Posted In: Business Transactions & Corporate Counseling & Tax - Business & Corporate
Manufacturing & Construction
Business Blog: Transformation of Commercial Construction and Manufacturing Industries Through Technology
on March 10, 2022
Businesses have been and continue to navigate issues stemming from or exasperated by the pandemic such as shutdowns, labor shortages, and supply chain issues. Additionally, businesses also have had to contend with natural disasters, strikes, cyber security breaches, politics, and most recently war. Instead of being discouraged by these challenges, some industries have met these challenges head-on and embraced the opportunity to become more efficient and effective by evaluating how things have been done in the past and how they can be improved going forward, specifically regarding the use of technology.
Commercial construction and manufacturing are two examples of industries that are seeing big growth in demand and are meeting those demands by embracing technology. Technology has shifted in these industries and if businesses are not willing to embrace the new technological tools and advancements available, only time will tell if those businesses will be able to compete.
Commercial construction is expected to take off; in part due to increases in manufacturing, e-commerce, and technology sectors. With the growth of e-commerce and companies such as Amazon, warehouse needs are increasing and creating significant demand for construction. Additionally, with the advances in technology, whether through remote work or other innovations, there is a growing need for additional chip manufacturing locations and data centers. These needs coupled with the fact Congress has passed two infrastructure bills within the last 12 months, provides an influx of capital to fund some of the growth we are expecting.
Technology has been a part of the commercial construction industry for years with tools such as BIM (Building Information Modeling) coordination, remote collaboration, prototyping, finishing, and other similar programs; however, these programs were never universally adopted. The use of technology in the commercial construction industry has been increasing significant as we see the adoption of virtual reality and remote collaboration to continue to move projects forward where they otherwise would have stalled due to the pandemic and its many effects.
Manufacturing is also expected to continue to grow despite the supply and labor issues in the industry. These issues cause delays that are costly for businesses and can affect their ability to meet the demands of their clients, and potentially fail to perform under their contractual obligations, straining those important client relationships. The protests by the truckers in Canada is just one cause of the delays, and that alone is said to be responsible for delaying billions of dollars in trade. That alone has a huge effect on the manufacturing industry, but does not take into consideration the more typical delays the industry is dealing with such as navigating inconsistent international COVID-19 protocols and quarantine periods.
These supply chain issues, along with a shortage of workers, have forced manufacturers to be creative and, in some instances, renegotiate and revamp how they do business and contract with both their suppliers and customers. Technology has become a tool that companies rely on to help mitigate the challenges they face. In some instances, manufacturing business can alleviate some of the labor issues by using robots and drones. They perform some of the lower paying and labor heavy jobs while also allowing businesses to electronically monitor their inventory and put automatic protections in place so they can stay ahead of the demand. Technology is also being used to track shipments providing real time data so they can manage the timeline, obligations, and expectations with their clients.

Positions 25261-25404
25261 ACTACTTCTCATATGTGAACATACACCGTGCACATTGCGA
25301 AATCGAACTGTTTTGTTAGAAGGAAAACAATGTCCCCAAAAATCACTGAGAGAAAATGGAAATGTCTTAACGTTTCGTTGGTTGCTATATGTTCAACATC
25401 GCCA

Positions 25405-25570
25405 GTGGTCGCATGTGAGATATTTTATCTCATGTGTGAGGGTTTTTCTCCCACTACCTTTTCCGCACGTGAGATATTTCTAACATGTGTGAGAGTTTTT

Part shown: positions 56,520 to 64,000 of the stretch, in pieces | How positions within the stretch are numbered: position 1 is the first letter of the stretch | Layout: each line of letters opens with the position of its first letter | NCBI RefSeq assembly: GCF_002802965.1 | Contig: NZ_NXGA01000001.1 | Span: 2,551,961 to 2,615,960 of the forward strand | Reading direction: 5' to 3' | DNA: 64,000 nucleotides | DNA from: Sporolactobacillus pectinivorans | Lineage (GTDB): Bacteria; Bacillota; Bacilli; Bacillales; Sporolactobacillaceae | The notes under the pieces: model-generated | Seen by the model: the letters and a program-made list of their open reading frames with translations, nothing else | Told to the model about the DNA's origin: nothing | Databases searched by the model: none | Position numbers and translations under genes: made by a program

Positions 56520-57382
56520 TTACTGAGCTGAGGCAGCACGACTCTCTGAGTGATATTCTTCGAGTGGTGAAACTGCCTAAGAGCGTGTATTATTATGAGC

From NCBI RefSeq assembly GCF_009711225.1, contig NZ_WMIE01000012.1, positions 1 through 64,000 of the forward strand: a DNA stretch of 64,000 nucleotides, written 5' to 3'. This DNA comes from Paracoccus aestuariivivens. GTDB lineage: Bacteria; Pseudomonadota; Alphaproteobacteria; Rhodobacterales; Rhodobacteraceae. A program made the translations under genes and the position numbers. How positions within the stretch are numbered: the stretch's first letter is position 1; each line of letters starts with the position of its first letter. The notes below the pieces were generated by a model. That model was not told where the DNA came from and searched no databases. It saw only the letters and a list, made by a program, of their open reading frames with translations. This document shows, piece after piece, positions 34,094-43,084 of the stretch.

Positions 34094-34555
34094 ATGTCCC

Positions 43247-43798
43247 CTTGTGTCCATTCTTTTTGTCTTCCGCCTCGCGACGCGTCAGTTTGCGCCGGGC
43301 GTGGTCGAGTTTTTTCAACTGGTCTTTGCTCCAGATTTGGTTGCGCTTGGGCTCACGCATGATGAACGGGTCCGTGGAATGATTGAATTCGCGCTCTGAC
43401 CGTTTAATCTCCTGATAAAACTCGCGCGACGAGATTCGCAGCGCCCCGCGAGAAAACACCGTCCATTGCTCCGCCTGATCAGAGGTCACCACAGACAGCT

Companies working in the commercial construction and manufacturing industries, regardless of their role, are facing high demand and the decision of whether to continue providing at capacity, or to invest in growing the company whether it be by increasing inventory, expanding their labor force, or embracing technology. There is a new market for use of robots and other technology in conjunction with the traditional labor force, the effects of which we can only speculate.
Businesses in these industries that are not embracing technology may want to consider selling while you still have a market share. Luckily, now may be a prime time to sell as many companies look to expand and diversify their existing businesses.
For more information on this topic check out last month’s Brouse Briefing Webinar Series: Construction and Manufacturing Outlook with Cascade Partners.
This blog is intended to provide information generally and to identify general legal requirements. It is not intended as a form of, or as a substitute for legal advice. Such advice should always come from in-house or retained counsel. Moreover, if this Blog in any way seems to contradict advice of counsel, counsel's opinion should control over anything written herein. No attorney client relationship is created or implied by this Blog. © 2022 Brouse McDowell. All rights reserved.